Tires are an area where you usually get what you pay for. The more expensive tires are usually better (though there is a limit to what you need). Different types of tires can be more expensive as well. There is warranty which is usually based on how long they'll last (though there are some good tires without a warranty). There is performance, more performance oriented tires will wear faster (and have a shorter/no warranty), but they will be more expensive. Speed ratings also make a difference. Of course, many of these things effect price, and some will do different, even contradictory things (tires made for longevity are harder, tires made for grip or ride are softer and don't last as long, which are "better"). Some things you pay for you may not need (do you really need truck tires with stiffer side walls for towing on a small car, of course not, but that adds to the price). So, to try to find the right combo you need/want and the sweet spot on features (and thus, price) will take some research.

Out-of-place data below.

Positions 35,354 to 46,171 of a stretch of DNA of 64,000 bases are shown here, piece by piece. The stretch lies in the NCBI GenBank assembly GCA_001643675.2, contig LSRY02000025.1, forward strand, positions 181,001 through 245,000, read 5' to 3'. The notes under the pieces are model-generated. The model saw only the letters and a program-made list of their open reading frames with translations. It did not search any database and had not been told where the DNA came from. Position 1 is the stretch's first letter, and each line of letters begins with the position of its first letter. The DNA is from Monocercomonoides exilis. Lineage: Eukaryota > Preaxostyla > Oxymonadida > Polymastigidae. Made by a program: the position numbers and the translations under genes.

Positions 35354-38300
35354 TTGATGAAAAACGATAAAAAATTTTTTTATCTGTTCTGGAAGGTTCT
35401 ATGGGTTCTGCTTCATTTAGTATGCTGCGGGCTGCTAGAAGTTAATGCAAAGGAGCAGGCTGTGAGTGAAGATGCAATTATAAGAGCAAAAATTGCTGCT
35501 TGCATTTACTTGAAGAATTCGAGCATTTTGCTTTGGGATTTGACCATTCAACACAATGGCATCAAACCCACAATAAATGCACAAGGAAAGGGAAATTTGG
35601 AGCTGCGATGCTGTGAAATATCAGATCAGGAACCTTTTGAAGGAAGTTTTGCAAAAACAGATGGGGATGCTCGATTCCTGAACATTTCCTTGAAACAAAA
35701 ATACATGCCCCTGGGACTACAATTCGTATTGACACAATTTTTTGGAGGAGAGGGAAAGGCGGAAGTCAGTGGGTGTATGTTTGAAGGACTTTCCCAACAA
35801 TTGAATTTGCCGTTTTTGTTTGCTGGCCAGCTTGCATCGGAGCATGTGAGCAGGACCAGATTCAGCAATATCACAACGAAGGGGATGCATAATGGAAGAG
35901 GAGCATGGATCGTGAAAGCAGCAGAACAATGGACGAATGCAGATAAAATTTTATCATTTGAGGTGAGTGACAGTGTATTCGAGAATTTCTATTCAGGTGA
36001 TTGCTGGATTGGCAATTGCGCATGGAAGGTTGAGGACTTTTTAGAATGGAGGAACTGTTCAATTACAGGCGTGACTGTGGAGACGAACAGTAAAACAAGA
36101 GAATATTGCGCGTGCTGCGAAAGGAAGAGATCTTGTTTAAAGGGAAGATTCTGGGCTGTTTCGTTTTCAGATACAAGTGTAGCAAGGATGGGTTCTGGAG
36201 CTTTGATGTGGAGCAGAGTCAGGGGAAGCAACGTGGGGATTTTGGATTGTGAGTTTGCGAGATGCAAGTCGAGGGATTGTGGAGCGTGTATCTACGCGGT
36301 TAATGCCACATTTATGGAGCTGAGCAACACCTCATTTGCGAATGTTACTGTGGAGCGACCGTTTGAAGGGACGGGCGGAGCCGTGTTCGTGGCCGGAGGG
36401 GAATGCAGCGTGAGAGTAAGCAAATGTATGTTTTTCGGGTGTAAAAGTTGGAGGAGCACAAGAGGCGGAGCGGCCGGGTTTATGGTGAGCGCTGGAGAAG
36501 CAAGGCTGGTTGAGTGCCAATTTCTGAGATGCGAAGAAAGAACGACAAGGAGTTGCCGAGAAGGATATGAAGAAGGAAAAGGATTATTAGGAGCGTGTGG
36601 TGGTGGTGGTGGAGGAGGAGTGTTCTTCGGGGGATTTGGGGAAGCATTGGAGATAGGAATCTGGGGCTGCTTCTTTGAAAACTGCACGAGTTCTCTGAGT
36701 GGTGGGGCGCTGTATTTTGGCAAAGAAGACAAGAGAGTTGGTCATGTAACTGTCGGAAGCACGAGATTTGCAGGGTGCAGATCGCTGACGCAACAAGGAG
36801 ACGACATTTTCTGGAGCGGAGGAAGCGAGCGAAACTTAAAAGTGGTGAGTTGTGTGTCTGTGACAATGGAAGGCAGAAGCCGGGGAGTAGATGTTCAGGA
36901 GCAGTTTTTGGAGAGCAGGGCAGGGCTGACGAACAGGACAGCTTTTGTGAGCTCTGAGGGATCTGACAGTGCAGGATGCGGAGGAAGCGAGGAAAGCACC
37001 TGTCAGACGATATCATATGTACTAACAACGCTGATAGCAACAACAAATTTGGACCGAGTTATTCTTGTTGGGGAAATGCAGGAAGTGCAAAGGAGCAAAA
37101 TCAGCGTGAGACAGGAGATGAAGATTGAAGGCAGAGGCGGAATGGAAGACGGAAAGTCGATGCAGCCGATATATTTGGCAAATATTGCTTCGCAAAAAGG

There are a number of sites out there that will explain everything so you can make your own decision what you need. Short of that (most of us don't have the time, and few are as curious as I am about nearly everything and so most people's eyes will likely start to glaze over), there are a few guidelines. In that case, I'd go with a decent set of all-season (don't need to change them in the winter) touring tires. Though, a reasonably priced pair of performance tires will be fine as well, you don't need a sports car for performance tires. As for speed and load ratings, look for what your vehicle had on it from the factory (i.e. 106T, or 104V, or ...) and go with those or better and you'll be fine.
For brands, as a whole Michelin are usually the best, I'm also a big fan of most Yokohama models (nearly to the same quality as Michelin, lower price). Goodyear and Firestone (and to a lesser extent, Continental) are household names, the brands are usually decent to good, but not always the best and you can pay for the name. Some of the Korean brands are good mid-quality tires at a lower price: look for Hankook and Kumho (they are often OEM on Kias and Hyundais).
Like nearly everything else, you can find consumer reviews online for tires, and I believe Consumer Reports does tire reviews.
For brake pads, if you aren't a gearhead who wants to upgrade, you are probably best off going with OEM (what the manufacturer uses). Shop around for price, the dealer may be the best deal, but anywhere that services cars probably does brakes and some will be making deals.
2016 Kia Sorento LX V6
Last edited by Jeff10236; 05-20-2018 at 06:28 AM.